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C L A L S W H I T E PA P E R S E R I E S | NO. 1 Religion and Violence in Latin America The El Salvador Gang Truce and the Church What was the role of the Catholic Church? by Steven Dudley M AY 5 , 2 0 1 3 Table of Contents Introduction. . . . . . . . . . . . . . . . . . . . . . . . . . . . . . . . . . . . . . . . . . . . . . . . . . . . . . . . . . . . . . . . . . . . . . . . . . . . . . . . . . . 2 I. The Church and Violent Conflict in El Salvador.. . . . . . . . . . . . . . . . . . . .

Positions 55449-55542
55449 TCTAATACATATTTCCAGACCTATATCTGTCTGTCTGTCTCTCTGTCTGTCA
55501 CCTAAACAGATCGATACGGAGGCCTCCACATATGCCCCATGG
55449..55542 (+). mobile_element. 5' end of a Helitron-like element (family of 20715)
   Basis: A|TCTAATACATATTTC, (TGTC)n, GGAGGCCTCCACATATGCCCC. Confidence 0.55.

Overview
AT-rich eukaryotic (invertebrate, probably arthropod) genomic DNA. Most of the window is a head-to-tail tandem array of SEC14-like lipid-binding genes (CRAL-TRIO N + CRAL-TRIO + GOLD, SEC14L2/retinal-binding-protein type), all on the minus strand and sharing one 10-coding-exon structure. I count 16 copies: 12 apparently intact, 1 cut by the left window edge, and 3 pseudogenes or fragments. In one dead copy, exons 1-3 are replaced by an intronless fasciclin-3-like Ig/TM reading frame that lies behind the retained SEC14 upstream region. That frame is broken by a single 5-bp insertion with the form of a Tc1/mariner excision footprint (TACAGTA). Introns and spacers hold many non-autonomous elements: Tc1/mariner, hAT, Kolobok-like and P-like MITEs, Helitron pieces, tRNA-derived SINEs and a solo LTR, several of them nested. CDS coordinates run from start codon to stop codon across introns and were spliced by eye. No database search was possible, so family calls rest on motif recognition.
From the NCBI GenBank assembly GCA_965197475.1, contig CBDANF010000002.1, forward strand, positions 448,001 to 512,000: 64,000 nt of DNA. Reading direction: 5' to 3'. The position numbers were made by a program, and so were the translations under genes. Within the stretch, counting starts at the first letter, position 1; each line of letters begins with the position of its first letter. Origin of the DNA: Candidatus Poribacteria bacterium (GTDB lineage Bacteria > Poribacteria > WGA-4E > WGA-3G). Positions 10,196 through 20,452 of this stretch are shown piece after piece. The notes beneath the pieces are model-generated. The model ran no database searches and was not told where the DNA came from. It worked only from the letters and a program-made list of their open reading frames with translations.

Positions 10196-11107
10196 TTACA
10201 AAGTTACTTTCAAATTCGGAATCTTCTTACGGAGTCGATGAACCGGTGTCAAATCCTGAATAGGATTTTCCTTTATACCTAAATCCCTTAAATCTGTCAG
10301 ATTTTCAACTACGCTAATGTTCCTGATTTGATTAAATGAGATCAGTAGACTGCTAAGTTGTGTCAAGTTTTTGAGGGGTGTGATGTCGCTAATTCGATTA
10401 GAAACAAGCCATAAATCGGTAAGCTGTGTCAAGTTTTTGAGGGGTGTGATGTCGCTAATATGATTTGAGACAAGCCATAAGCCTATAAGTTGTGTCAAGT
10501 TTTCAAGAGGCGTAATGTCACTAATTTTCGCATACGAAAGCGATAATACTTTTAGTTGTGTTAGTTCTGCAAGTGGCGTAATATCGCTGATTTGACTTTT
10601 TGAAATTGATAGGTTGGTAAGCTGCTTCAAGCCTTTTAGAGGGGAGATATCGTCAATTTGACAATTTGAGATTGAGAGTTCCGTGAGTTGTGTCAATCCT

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  CLALS WHITE PAPER SERIES | NO. 1   Religion and Violence in Latin America Te El Salvador Gang ruceand the Church  What was the role of the Catholic Church? by Steven Dudley  MAY 5, 2013  Table of Contents Introduction .................................................................................. 2I. Te Church and Violent Conict in El Salvador ....................... 5II. Te Rise o Gangs ..................................................................... 8III. Gangs and the Church .......................................................... 11IV. Te ruce ............................................................................... 15V. Te Church and the ruce ...................................................... 22VI. Conclusions ........................................................................... 28 Cover photo courtesy o the Federal Bureau o Investigation.  1 Religion and Violence in Latin America  T  his white paper is one o a series produced by American University’s Center or Latin American and Latino Studies’   multi-year project   o research and structured dialogue on religion and violence in Latin America. In light o the consequences o criminal violence or the re-gion’s democracies, the project seeks to better understand how religiousactors are responding today, when they are less prominent than during the previousperiod o political, largely state-sponsored violence. Fresh research on Brazil, Chile,Colombia, El Salvador, Guatemala, Mexico and Peru allows comparative analysis be-tween dierent countries as well as past and present. Tese studies will be publishedas a scholarly volume.Project white papers aim to bridge and catalyze dialogue between scholarly andpolicy communities, religious practitioners and human rights activists. Tey are de-signed to inorm the ongoing eorts o religious leaders, policymakers and advocatesin civil society who seek eective strategies to diminish violence in contemporary Latin America and empower its victims.Research scholar in residence Alexander Wilde co-directs the project with CLALSDirector Eric Hershberg and University Chaplain Joseph Eldridge. Te project issupported by the Henry R. Luce Initiative on Religion and International Afairs o the Henry Luce Foundation .For ongoing project developments, see: http://www.american.edu/clals/Violence-and-Victims.cm Steven Dudley is the director o InSight Crime, an initiative based at American University’s Center or Latin American and Latino Studies that investigates organized crime in the  Americas. Additional reporting and assistance was provided by Oscar Martínez, who is the director o Sala Negra, the wing o the Salvadoran-based online media outlet El Faro, whichinvestigates organized crime in Central America.  2 AU CENTER FOR LATIN AMERICAN & LATINO STUDIES  Abstract E l Salvador and its Central American neighbors are experiencing a terribletide o criminal violence. Homicide rates are some o the highest in the world. Tis scourge o violent crime is a major concern o policymakersboth in the region and in Washington, DC. Indeed, through regionalsecurity initiatives the U.S. government has invested more than $500million in violence reduction programs during the last ve years. European develop-ment agencies and international NGOs, similarly, have privileged violence reductionin their programs o nancial and technical assistance to El Salvador and neighbor-ing countries. Until recently, however, no policy initiatives seem to have made a signicant dent in the problem. Tis paper addresses one development that has beenportrayed in some circles as game-changing, and that now constitutes a critical pointo reerence or violence reduction programs going orward. Te truce among rivalgangs in El Salvador worked out in March 2012, which has held since that time,has reduced homicides to hal their previous levels. Te paper examines in particularthe widely held belie that the Catholic Church “brokered” that truce in light o the wider set o actors actually responsible and considers the various ways that religionmay have an impact on contemporary violence in the region.
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